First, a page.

Placeholder Image

Subtitles section Play video

  • Alright, we're gonna do some street maths

  • here in the outdoors,

  • which I've heard a lot about.

  • But first...

  • my shoe is untied.

  • So we need to fix that.

  • Now, most people would mess around doing some kind of complicated knot,

  • not me - I'm a mathematician.

  • I've got maths to do.

  • Grab the two sides, pass 'em over, boom! There's your knot.

  • Again, in slo-mo!

  • I'd heard about it, you know, on the maths circuit.

  • People would discuss the way that you tie your shoes, right?

  • And so – I know it's been around for a long time, I know it's been passed down

  • from mathematician to mathematician.

  • But I'm not familiar with the earliest case, and I have heard names assigned to it,

  • but I've not come across any one that particularly sticks.

  • I just call it "that brilliant way to tie your shoes."

  • (Brady) Be honest with me, is that how you do your shoes?

  • I do genuinely tie my shoes that way

  • I know I'm always talking about it

  • I literally tie my shoes that way.

  • Up to once a day.

  • Once it's done, it looks exactly the same, right?

  • So then people won't go, "That's an unusual knot," right?

  • But if they actually see it happening

  • It's like they've seen a magic trick, right?

  • It just blows their mind

  • They can't comprehend how a knot can happen so quickly.

  • But, I'm not startled; I'm a mathematician!

  • I know what I'm doing.

  • Okay, you go from completely undone, it starts the same way as a normal knot

  • You do your little foundation thing

  • Which in maths is called a trefoil

  • It has a minimum of three crossings in that particular knot

  • Now to tie the actual bow

  • You get one shoelace that's coming out the back

  • You fold it forward and you hold it on its way down

  • So it goes up over the loop and then down

  • This one curls back in the opposite direction

  • And again you hold it on the way down.

  • And then all you do is you take this one on the way down and put it under that loop

  • At the same time as taking this one and putting it under that loop

  • And then you swap them over to the other hands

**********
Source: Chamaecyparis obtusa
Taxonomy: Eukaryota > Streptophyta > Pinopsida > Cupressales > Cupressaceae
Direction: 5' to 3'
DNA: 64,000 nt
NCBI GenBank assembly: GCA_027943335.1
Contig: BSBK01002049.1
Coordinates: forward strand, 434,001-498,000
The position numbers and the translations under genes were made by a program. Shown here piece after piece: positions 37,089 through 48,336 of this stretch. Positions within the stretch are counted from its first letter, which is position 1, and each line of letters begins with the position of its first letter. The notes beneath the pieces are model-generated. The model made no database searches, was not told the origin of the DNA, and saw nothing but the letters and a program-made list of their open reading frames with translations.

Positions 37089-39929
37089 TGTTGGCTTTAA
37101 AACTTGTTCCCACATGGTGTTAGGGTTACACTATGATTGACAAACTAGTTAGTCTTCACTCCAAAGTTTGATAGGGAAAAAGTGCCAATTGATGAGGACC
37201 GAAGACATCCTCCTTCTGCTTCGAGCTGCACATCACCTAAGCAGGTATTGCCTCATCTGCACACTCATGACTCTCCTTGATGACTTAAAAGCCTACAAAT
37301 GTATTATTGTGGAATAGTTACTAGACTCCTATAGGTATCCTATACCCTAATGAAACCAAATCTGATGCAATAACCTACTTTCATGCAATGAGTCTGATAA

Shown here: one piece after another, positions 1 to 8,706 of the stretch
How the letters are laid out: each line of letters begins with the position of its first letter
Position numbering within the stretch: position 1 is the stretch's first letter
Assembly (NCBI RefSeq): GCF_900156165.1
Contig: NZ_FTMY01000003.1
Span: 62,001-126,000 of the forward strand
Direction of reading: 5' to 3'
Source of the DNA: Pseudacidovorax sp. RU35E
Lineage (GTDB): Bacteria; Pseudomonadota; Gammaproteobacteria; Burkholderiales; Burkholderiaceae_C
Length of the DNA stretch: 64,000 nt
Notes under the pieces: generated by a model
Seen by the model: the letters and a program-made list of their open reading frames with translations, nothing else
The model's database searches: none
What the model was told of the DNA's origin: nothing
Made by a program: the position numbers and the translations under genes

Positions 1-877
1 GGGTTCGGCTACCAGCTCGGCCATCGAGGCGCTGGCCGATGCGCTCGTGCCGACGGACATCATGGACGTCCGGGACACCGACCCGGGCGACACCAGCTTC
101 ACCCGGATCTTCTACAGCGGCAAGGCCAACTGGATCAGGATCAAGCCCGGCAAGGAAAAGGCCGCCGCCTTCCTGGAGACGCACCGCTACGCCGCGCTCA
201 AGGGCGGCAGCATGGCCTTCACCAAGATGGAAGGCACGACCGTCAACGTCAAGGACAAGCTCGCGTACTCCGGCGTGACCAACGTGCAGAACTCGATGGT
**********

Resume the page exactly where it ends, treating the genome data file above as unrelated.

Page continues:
• And then you pull them tight, and that is your knot!

  • And with a little bit of practice,

  • Once you tighten it, hold them on the way down,

  • cross, pull, knot.

  • So the one that comes out the back, you fold it forward into a loop

  • And then you hold it on the way down

  • So it goes up and then on the way down you're grasping it

  • Same with this one except it goes back

  • So it starts at the front, curls back, hold it on the way down

  • Now you're gonna take this lace, put it under that loop

  • at the same time as taking this lace and putting it under that loop

  • So they go past each other

  • They swap hands, you pull it tight

  • And there's your knot.

  • People tie their shoelaces, they get one and they loop the other one around

  • and they pull it through, which is the normal way.

  • Although I've noticed, of course, Brady wears slip-ons.

  • (Brady) Why? What's wrong with them?

  • For those of us who have entered adulthood

  • We do it a long, complicated way.

  • But, the thing is, you end up with a knot that holds your shoe on.

  • That's the goal here

  • My shoelaces

  • Formed with what ordinary people would think is a knot

  • Now, nothing of this is a mathematical knot

  • Because it has loose ends

  • If it has loose ends, you can, in principle, untie it

  • And you can form a different knot.

Alright, we're gonna do some street maths

Subtitles and vocabulary

Operation of videos Adjust the video here to display the subtitles

B1 tie loop mathematician brady lace pull

Super-fast way to tie Shoelaces - Numberphile

  • 0 0
    林宜悉 posted on 2020/03/30
Video vocabulary